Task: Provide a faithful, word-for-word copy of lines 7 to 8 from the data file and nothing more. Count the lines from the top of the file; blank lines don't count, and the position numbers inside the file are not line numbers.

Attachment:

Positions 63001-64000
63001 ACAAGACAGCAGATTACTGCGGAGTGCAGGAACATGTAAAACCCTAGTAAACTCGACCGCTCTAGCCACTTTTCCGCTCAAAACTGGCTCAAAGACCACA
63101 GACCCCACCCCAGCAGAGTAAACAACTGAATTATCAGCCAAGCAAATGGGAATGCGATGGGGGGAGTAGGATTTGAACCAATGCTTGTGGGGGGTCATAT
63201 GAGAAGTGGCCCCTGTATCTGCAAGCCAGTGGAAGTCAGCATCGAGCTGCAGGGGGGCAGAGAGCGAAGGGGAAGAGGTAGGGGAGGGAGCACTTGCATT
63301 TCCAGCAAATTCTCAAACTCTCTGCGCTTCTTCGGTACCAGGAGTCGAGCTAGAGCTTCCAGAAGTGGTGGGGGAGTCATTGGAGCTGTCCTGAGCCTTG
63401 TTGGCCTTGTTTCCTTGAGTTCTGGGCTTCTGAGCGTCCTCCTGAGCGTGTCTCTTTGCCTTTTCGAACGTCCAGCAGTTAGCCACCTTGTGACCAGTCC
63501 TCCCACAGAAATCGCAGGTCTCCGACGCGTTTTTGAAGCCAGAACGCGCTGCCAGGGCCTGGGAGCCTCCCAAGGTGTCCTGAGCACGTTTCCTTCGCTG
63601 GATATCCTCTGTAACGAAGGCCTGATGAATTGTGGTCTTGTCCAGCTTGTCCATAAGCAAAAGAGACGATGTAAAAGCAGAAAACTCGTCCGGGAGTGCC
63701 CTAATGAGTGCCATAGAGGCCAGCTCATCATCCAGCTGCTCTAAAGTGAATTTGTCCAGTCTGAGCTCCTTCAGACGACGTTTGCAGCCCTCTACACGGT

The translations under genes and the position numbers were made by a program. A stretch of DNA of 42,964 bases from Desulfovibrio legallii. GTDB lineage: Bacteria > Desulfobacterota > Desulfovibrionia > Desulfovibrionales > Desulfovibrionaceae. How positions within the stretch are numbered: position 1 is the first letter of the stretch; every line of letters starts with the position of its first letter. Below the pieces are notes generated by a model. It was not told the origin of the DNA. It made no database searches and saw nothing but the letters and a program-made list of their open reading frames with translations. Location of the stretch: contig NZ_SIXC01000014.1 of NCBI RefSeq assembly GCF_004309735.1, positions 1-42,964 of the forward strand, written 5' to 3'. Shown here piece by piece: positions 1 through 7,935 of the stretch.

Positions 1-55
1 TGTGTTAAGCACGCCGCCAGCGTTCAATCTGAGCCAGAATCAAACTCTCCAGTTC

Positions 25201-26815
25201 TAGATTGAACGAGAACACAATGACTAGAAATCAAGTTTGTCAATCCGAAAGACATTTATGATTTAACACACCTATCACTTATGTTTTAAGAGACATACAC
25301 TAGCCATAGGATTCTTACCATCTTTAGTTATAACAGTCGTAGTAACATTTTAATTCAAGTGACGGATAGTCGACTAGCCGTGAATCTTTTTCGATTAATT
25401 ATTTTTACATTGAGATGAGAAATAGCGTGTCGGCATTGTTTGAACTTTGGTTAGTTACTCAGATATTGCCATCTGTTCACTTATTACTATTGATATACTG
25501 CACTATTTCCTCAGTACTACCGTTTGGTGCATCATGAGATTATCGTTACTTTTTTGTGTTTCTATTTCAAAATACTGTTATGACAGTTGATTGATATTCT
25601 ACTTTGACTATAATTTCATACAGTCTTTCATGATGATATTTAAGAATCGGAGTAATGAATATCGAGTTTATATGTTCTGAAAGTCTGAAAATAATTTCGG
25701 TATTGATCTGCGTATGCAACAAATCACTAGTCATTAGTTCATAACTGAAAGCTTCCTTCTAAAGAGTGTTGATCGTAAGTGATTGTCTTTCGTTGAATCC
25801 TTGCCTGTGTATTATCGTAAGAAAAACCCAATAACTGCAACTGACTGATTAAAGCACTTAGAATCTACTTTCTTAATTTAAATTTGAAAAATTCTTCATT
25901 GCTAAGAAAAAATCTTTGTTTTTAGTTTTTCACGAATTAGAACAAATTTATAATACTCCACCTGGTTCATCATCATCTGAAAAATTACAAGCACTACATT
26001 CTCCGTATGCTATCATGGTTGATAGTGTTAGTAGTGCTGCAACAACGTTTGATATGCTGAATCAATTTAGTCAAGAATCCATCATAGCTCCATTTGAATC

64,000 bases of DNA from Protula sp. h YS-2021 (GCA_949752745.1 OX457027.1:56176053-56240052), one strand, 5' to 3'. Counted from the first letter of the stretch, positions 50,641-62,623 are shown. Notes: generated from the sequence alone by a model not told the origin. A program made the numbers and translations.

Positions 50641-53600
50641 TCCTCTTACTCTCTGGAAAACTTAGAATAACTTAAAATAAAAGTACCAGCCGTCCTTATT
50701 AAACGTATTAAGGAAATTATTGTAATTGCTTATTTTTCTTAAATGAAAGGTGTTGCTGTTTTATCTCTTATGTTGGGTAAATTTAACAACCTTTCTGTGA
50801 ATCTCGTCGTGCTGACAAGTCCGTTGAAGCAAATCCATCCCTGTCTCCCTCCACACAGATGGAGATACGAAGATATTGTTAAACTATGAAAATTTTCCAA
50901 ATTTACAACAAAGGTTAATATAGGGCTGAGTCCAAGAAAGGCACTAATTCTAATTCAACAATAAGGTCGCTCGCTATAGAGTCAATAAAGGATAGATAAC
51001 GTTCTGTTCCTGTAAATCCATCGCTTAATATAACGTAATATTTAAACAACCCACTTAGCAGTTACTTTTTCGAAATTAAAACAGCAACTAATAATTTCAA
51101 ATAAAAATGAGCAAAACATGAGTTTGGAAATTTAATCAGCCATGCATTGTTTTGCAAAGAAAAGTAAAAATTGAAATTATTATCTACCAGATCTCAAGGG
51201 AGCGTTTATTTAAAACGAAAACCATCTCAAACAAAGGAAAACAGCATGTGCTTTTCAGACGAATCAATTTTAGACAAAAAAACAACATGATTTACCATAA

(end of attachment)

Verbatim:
63501 TCCCACAGAAATCGCAGGTCTCCGACGCGTTTTTGAAGCCAGAACGCGCTGCCAGGGCCTGGGAGCCTCCCAAGGTGTCCTGAGCACGTTTCCTTCGCTG
63601 GATATCCTCTGTAACGAAGGCCTGATGAATTGTGGTCTTGTCCAGCTTGTCCATAAGCAAAAGAGACGATGTAAAAGCAGAAAACTCGTCCGGGAGTGCC